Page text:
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India – The New Tiger of Clinical Trials

As India becomes an ideal destination for clinical trials, success depends upon effective multilingual, cross-cultural communications, reports Gary Muddyman of Conversis

In the on-going race to develop the next billion dollar home-run medication, pharmaceutical companies are investing more time and financial resources than ever on R&D. In an effort to control costs and increase their return on investment, many are looking to the developing world to conduct clinical trials.

Expanding any business into new international markets is difficult. Add the many regulatory and legal issues associated with conducting clinical trials overseas and companies will face even more challenges. More and more pharmaceutical companies are taking advantage of the services provided by globalisation, internationalisation, localisation and translation (GILT) vendors.

Given the technically challenging nature of GILT services, it is critical that pharmaceutical companies choose the right partner and undertake a detailed cross-borders strategy. Only with the right translation and cross-cultural services in place can a pharmaceutical firm establish the trust needed to conduct a successful clinical trial in foreign markets. With improved economic landscapes and communication infrastructures, including localisation and translation services, many countries once thought to be ‘third world’ are now centres for excellence in international clinical trials.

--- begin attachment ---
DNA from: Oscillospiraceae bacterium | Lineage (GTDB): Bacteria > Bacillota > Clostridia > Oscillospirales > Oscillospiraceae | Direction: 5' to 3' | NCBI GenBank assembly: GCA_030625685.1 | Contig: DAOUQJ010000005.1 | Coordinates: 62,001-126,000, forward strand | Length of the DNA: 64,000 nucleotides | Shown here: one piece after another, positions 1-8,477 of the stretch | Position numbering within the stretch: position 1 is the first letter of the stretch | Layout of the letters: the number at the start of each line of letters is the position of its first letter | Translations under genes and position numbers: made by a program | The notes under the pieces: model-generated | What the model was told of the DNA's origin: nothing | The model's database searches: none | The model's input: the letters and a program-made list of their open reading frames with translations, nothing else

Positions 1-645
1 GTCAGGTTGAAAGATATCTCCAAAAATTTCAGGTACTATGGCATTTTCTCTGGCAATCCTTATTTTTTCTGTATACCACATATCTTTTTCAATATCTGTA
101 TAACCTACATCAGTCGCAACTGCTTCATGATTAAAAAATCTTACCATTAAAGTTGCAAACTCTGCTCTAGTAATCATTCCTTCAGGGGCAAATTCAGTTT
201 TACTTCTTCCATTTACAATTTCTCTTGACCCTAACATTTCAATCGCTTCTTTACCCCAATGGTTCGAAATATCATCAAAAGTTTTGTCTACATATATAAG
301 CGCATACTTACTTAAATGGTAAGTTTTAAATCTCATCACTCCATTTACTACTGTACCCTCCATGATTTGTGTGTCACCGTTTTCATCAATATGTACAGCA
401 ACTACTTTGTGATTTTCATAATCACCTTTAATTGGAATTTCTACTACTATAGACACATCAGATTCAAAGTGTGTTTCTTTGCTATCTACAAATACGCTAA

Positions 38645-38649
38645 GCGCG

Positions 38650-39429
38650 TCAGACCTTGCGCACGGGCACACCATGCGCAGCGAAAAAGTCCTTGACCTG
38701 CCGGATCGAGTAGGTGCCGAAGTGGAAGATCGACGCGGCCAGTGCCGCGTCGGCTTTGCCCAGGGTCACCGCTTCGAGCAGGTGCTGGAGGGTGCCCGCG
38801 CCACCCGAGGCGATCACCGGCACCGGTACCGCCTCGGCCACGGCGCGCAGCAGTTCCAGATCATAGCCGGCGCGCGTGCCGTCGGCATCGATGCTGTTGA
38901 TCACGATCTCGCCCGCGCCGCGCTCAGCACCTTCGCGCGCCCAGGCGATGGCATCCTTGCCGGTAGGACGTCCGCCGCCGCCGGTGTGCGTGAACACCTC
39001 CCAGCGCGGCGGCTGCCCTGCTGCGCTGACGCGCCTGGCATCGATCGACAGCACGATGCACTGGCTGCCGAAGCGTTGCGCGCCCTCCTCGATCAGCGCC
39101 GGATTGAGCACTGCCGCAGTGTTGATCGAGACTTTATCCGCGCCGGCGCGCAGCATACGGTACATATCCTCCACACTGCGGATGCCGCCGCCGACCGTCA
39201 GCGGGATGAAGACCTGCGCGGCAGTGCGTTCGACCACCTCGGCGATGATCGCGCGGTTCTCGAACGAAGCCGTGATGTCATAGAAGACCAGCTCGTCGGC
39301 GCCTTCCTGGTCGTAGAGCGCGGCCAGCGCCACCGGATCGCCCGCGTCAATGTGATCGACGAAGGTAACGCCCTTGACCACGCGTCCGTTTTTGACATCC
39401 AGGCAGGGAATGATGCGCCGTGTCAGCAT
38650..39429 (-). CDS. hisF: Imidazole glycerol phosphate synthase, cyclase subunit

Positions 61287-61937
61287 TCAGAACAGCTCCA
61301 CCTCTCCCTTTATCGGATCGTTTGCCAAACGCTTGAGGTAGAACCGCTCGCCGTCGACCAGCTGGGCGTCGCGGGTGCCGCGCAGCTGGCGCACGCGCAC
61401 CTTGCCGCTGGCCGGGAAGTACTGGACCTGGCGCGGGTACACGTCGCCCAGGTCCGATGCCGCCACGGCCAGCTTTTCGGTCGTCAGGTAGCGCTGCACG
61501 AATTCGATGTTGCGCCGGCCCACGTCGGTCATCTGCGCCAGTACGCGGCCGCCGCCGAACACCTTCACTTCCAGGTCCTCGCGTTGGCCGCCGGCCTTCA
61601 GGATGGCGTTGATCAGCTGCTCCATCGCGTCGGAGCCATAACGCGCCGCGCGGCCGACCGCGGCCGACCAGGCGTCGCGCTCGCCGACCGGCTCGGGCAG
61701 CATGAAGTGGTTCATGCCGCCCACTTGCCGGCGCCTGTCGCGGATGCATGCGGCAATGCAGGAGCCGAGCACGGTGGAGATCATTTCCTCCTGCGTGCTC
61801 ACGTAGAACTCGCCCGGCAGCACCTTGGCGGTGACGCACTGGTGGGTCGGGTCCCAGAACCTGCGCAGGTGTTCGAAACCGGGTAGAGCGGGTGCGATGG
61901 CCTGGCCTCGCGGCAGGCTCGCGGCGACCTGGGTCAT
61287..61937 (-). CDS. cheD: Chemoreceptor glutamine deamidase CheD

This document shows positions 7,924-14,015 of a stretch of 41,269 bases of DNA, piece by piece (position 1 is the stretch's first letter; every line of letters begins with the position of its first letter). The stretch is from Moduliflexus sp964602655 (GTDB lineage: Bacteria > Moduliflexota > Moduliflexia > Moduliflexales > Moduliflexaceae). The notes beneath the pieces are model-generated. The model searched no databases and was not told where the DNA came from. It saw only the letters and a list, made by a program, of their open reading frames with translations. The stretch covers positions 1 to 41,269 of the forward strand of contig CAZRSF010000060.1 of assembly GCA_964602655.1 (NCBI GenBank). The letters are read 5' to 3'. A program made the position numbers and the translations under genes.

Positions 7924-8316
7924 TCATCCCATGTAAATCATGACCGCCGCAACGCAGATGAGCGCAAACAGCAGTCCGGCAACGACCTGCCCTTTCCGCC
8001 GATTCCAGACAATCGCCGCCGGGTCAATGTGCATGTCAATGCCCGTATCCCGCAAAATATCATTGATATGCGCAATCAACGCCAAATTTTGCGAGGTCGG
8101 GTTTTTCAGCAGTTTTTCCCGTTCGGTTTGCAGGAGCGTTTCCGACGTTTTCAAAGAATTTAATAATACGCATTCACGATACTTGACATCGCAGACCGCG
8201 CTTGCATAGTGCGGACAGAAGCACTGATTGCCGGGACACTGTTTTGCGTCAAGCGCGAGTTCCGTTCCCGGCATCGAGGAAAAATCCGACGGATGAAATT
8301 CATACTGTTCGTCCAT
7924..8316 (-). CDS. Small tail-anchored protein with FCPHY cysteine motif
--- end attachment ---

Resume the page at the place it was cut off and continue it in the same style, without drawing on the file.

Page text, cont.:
Nowhere is this truer than in India. Today, India is the world’s largest democracy and is second only to China in terms of population, which it is expected to surpass within the next 50 years. Often referred to as the new ‘tiger’ of economics, India boasts the world’s fourth largest economy in terms of GDP. With a cultural heritage that goes back more than 5,000 years, it is also one of the world’s oldest civilizations, giving it much of its cultural richness. Despite a significant population that is still living in poverty, India has recently seen a period of dramatic economic growth, including a number of multinational companies outsourcing their clinical trials to India. With a population in excess of one billion, India offers multinational pharmaceutical companies an ideal destination for their clinical trials.


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Gary Muddyman is Managing Director and CEO of Conversis, a leading UK-based provider of globalisation, internationalisation, localisation and translation (GILT) services. Gary founded Conversis, and leads the company’s strategic business development. Prior to joining Conversis, he served as Director of Operations for K International Plc. Previously, Gary spent 16 years working for London-based HSBC Asset Finance UK Ltd, in particular helping to create the Metropolitan Collection Services, the debt management arm of HSBC. Gary received his master’s degree in Business Administration from Warwick University.
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